Viruses and cells
BoHV-5 strains were obtained by isolation from samples of naturally infected animals. The virus isolates used in this study are shown in Table 1. They were collected from our and other laboratories across Argentina. All viruses were propagated in Madin Darby Bovine Kidney (MDBK) cells grown in Eagle's minimal essential medium (E-MEM) supplemented with 2% fetal bovine serum (FBS) . The strains N569 and A663 representative of BoHV-5 "a" and BoHV-5 "b" subtypes, respectively, were used as reference viruses [4, 41, 50, 51].
Viral DNA extraction
Viruses were inoculated in tissue culture flaks (175 cm2) with nearly confluent, overnight grown MDBK monolayer, at a multiplicity of infection of 0.1 and incubated at 37°C and 5% CO2. When cytopathic effect reached 80-90% (48 h), the culture medium was clarified by low speed centrifugation and supernatant centrifuged at 100,000 × g for 1 h. The viral pellet was re-suspended in buffer TE with 1% NP40 (10 mM Tris; 1mM EDTA; pH 8; 1% NP40) and incubated at 56°C in thermostatic bath. The suspension was ultra-centrifuged in a saccharose gradient at 100,000 × g. The viral pellet was re-suspended in TE (10 mM Tris, 1 mM EDTA; pH 8) and treated with 10% sodium dodecyl sulfate (SDS) and 0.1 mg/ml proteinase K for 1 h at 60°C. After digestion, the viral DNA was extracted twice with an equal volume of phenol:chloroform:isoamyl alcohol (25:24:1) and precipitated with 2 volumes of cold ethanol and 0.3 M NaCl. The pellet obtained was rinsed with 600 μl of 70% ethanol, dried and re suspended in 50 μl of nuclease free water and stored at -20°C until use. DNA concentration and purity was measured by BioPhotometer (Eppendorf Scientific, Westbury, NY) at 260 and 280 nm.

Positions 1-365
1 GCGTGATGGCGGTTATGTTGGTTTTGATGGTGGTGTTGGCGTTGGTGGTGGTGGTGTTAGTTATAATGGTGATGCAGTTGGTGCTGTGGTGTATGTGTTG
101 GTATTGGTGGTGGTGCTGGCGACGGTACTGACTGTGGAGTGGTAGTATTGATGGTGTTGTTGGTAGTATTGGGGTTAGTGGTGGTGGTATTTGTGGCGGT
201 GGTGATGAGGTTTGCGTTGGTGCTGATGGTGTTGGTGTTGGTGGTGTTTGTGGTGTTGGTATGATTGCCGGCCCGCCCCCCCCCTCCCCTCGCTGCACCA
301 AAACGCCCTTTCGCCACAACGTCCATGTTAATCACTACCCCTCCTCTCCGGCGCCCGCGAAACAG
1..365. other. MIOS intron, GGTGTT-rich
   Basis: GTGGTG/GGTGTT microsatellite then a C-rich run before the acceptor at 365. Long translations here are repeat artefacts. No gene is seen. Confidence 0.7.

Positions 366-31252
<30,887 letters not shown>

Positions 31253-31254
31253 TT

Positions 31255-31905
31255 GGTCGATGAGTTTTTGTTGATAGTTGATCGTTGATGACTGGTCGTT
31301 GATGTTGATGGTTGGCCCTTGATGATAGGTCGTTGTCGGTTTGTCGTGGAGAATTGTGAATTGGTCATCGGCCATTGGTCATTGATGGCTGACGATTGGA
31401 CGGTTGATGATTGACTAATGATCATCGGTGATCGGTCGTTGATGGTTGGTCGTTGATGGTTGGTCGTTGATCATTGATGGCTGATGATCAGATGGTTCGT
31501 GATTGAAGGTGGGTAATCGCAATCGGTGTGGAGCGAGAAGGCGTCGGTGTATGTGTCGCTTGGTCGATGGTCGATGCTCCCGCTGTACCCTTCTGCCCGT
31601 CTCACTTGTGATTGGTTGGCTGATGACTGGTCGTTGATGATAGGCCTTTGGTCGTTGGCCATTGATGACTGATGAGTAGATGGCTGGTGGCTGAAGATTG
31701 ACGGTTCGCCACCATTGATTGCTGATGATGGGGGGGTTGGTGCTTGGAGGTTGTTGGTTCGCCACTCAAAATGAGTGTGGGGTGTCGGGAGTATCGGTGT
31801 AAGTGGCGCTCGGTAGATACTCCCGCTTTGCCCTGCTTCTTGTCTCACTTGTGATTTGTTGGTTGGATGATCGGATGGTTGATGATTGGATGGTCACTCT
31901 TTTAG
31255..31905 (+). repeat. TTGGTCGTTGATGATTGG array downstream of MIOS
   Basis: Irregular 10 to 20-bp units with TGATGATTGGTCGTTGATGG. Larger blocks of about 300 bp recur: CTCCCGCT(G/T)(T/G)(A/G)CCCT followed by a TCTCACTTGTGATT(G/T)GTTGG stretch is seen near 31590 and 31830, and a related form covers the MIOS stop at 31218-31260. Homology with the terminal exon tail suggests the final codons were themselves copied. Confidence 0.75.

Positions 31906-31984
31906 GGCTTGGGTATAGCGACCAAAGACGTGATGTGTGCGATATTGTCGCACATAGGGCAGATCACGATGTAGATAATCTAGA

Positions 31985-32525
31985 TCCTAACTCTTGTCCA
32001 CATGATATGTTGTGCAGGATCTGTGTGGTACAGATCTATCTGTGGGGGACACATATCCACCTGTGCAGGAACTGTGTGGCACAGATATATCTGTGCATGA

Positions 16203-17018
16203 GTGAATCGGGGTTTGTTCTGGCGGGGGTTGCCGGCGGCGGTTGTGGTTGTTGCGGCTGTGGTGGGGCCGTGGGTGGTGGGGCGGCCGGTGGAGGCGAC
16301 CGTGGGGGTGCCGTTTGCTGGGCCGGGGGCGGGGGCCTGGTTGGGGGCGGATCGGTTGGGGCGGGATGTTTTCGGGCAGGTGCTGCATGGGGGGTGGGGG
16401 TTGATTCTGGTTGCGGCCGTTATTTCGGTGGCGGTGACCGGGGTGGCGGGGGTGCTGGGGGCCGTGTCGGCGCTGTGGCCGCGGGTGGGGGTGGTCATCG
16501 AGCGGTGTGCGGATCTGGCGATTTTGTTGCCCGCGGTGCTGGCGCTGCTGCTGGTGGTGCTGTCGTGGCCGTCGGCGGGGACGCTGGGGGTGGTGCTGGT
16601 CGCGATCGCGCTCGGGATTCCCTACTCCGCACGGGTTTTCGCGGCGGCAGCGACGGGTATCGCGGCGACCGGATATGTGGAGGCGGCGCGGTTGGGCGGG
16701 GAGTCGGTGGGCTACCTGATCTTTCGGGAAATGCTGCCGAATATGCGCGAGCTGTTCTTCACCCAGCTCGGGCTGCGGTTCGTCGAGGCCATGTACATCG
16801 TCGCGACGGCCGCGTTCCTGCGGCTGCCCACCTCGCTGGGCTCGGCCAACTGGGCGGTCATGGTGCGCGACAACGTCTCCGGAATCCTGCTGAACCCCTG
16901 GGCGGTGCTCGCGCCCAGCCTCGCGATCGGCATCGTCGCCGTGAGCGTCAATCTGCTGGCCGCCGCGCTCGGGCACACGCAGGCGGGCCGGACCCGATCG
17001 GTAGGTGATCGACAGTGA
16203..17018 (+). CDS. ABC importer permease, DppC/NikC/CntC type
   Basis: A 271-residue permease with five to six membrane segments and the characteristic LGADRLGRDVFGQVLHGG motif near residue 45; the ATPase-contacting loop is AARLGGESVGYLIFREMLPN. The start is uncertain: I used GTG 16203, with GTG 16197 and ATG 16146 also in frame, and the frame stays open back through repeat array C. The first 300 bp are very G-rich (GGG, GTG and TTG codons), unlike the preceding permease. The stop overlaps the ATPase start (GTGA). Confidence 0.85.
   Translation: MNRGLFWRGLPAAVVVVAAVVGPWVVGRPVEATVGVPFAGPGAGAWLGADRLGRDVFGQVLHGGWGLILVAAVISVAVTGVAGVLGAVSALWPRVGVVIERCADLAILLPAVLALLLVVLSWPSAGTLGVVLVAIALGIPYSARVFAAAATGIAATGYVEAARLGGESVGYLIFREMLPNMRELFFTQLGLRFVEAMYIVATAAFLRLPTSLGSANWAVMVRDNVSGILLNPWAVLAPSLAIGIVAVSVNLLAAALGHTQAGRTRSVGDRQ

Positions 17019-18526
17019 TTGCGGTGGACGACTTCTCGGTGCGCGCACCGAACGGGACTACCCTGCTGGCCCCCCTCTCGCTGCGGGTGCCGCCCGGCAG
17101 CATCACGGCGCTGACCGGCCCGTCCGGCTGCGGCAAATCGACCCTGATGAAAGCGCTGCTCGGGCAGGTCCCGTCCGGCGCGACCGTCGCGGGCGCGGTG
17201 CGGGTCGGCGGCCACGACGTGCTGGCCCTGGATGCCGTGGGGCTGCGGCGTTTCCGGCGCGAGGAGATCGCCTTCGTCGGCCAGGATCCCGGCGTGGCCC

Differential PCR assay